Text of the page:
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Millions of dancing cells

ANJANA RAJAN

Zuleikha Khan presented an evening of dance and healing in aid of CanSupport in New Delhi this past week.



STORY OF LIFE Zuleikha Khan at the India Habitat Centre.

CanSupport presented a programme billed as An Evening of Dance and Story from the Heart of Healing. Titled Radiance, it was performed by dancer and dance therapist Zuleikha Khan.

Trained in a range of movement arts, the Canada-based Zuleikha incorporates in her performances the spoken word, music and movement in an easygoing yet artistic format. The overall effect is one of compassion - not in a condescending way, but rather like an extended hand of friendship. Zuleikha, founder of the Storydancer Project that seeks to help women and children achieve health and well-being through movement in melody and rhythm, is one of those rare individuals who puts her performing talents to use for the practical benefit of her fellow human beings.

Her presentations quote from poetry and myth and song to weave a contemporary fabric of many layers. She talks of how "all babies are born saying God's name over and over again," and how they cry "for no one remembers God's name." She speaks often of sickness and recovery: "When I was sinking down, sinking down, sinking down, I stopped and looked around; just then I heard the sound of my soul."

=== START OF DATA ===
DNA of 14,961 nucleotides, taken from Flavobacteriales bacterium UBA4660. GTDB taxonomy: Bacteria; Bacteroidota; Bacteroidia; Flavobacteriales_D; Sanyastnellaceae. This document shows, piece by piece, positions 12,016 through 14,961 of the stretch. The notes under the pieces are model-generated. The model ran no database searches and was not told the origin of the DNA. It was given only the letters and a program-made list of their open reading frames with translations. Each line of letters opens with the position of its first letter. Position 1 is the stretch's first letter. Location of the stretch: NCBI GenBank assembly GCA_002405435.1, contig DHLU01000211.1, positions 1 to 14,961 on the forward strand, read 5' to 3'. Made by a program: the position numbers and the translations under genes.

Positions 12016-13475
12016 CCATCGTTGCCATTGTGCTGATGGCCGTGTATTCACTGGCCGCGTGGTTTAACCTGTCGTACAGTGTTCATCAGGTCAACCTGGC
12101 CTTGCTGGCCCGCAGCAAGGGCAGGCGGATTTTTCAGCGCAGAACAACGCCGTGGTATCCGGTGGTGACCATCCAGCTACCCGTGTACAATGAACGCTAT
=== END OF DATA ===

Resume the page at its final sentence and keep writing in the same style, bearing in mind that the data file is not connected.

Humour and spontaneity

But Zuleikha's performance at the packed India Habitat Centre the other day was by no means a preachy affair. Spontaneity and humour peppered the unique presentation. Trained in movement under Anna Halprin, a California choreographer, she has also studied under Ustad Hashim Chisti, who introduced her to dance and music of Afghanistan. Widely travelled, she has also been influenced by the dance forms of Bali in Indonesia and of Japan. Earlier, she studied at the Ali Akbar College of Indian Music in California. Shades of Kathak and Bharatanatyam can also be discerned in her movements.


All on stage

In the opening piece, she appeared dressed in a voluminous gown with a mask, the stage lighting illuminating it in interesting ways. Shadows and silhouettes played as important a role in the choreography as the dancer's sweeping movements and the voiceover. As the evening progressed, she made changes to her costume, now fastening it at the waist to give the body more shape, now removing the outer gown to reveal a bright fitting dress inside; at times tying bells on her ankles, at others removing them, without ever leaving the stage or breaking the narration.

One of the highlights of the evening was her rendition of Kabir songs, translated into English by Rabindranath Tagore. She also depicted the story of a girl who was healed through dancing, an ancient legend of the native American people.

The evening was a fund-raising event for CanSupport, which works with cancer patients both young and old, as well as the terminally ill. Besides raising funds and awareness of their work through such performances, the CanSupport volunteers make it clear to the public how every person in every sphere of life can contribute to the work of this charity.

One of the lines in Zuleikha's presentation epitomised the mood of the evening and the miracle art can create, if artists will it: "I share these with you... as someone whose millions of cells have become happy by singing."

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